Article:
I'm old enough to know what this part of my state used to experience in weather events. I've lived within 50 miles all my life. We have no spring anymore. Maybe two or three spring like days and back in the day, we had a month or more. Warm days , cool nights. Three days this week we had temps in the 90's. One week ago we had a killing frost and tomorrow night the temps will dip in the upper 30's /low 40's. We had a tornado two miles from my house last year and an earthquake. . Strange patterns never seen. We've had no snow to speak of for four years in a row. Just a degree or two can make huge difference in the severity of weather events like tornadoes and hurricanes. There will be floods and drought and weather events like Oklahoma and Sandy and the Jersey shore. How are we as a nation going to pay for them?
Marshall, what I am saying is that the total impact of humanity is zero-sum. If some individuals consume less of the total products others will consume more.
Unless someone has the ability to prevent the conversion of a major resource, then they can have effectively no control over the pace of whatever climate change is happening. No individual or group of individuals have such control. Even governments have proven repeatedly to lack such control.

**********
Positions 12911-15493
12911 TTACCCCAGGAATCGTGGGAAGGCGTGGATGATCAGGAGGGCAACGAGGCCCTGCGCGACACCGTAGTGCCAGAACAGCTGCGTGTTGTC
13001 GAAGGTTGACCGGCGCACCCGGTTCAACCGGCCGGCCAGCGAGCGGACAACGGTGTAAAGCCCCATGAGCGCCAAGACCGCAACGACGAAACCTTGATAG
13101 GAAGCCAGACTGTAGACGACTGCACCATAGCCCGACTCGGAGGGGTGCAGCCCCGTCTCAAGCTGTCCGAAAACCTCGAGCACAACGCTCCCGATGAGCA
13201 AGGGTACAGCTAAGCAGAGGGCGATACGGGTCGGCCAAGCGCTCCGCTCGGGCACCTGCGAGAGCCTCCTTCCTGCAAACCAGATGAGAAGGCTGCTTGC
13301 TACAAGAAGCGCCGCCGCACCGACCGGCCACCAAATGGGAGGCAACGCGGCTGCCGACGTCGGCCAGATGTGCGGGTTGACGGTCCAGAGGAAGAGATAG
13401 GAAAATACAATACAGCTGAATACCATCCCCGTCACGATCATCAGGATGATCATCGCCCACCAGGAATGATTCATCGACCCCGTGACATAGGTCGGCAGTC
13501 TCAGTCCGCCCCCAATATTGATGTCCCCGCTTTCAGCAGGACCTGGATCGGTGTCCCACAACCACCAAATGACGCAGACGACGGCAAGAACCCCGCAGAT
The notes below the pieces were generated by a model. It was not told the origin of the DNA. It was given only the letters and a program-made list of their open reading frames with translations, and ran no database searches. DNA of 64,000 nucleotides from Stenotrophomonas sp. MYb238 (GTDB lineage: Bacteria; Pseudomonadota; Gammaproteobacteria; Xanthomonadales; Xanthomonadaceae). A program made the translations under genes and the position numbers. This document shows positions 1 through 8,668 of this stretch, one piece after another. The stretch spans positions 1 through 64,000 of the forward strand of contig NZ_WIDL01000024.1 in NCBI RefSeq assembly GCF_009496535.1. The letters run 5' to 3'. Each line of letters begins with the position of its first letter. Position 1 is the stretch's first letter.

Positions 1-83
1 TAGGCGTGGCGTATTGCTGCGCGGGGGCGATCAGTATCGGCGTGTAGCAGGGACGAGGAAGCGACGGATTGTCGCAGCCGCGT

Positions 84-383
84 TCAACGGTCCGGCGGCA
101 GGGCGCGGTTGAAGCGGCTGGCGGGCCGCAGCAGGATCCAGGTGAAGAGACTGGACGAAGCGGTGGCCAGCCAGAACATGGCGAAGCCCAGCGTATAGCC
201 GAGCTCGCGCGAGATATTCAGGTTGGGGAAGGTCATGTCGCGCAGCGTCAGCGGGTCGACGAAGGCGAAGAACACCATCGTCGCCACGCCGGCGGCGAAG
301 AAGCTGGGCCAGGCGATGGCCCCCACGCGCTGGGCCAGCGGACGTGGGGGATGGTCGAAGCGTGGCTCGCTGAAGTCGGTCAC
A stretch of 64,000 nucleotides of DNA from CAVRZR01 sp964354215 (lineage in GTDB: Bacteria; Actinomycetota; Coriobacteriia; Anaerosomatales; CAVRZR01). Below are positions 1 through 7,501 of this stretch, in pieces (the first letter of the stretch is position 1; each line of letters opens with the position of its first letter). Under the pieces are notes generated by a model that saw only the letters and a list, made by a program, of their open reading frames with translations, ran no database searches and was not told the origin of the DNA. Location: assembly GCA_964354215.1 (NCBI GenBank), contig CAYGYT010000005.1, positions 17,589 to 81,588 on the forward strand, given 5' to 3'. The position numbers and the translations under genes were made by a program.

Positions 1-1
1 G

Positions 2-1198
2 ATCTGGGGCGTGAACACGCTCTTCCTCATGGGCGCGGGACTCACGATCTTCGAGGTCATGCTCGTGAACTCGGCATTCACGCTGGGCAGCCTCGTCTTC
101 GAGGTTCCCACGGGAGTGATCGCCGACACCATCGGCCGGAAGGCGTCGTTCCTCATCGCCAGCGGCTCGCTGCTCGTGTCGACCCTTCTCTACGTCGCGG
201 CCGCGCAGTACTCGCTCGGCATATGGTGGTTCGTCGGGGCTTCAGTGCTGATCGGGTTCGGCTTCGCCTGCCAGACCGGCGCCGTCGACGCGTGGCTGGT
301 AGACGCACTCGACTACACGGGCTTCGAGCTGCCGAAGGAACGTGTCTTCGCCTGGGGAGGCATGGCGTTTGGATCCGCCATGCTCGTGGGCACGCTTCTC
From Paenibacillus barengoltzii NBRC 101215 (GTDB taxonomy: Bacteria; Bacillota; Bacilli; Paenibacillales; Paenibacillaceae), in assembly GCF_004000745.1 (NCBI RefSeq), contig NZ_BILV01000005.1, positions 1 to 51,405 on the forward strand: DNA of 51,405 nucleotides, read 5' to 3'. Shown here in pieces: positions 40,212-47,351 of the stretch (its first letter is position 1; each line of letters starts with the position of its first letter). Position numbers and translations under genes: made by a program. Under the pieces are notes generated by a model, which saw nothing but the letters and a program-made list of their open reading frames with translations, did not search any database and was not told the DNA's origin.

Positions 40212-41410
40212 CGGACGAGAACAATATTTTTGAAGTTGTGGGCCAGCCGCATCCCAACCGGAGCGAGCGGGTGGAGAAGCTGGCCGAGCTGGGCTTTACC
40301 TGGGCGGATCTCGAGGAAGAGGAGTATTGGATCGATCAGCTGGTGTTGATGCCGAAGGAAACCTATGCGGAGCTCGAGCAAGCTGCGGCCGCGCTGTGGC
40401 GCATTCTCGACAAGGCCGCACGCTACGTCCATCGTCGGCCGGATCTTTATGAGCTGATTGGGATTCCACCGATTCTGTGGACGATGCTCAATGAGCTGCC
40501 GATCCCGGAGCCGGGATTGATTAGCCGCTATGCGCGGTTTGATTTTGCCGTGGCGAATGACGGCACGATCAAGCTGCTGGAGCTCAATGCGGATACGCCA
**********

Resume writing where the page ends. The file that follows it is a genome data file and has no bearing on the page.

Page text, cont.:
The ship is unsteered and will remain so.
We ALL on here are very hypocritical.....unless we start living like the AMISH none of us are really serious. Have a great day
Pat, you are correct in that inherent fatalism of human beings as related to future eventualities of civilizations condition people not to act in interests of future civilizations. We might have strong drives to improve our lives and those of our children because we think we can have some control over those futures. In fact, life is more often a crap shoot and in the end we realize few of the original goals of life. Takes just one or few crises to alter the course of personal and familial history.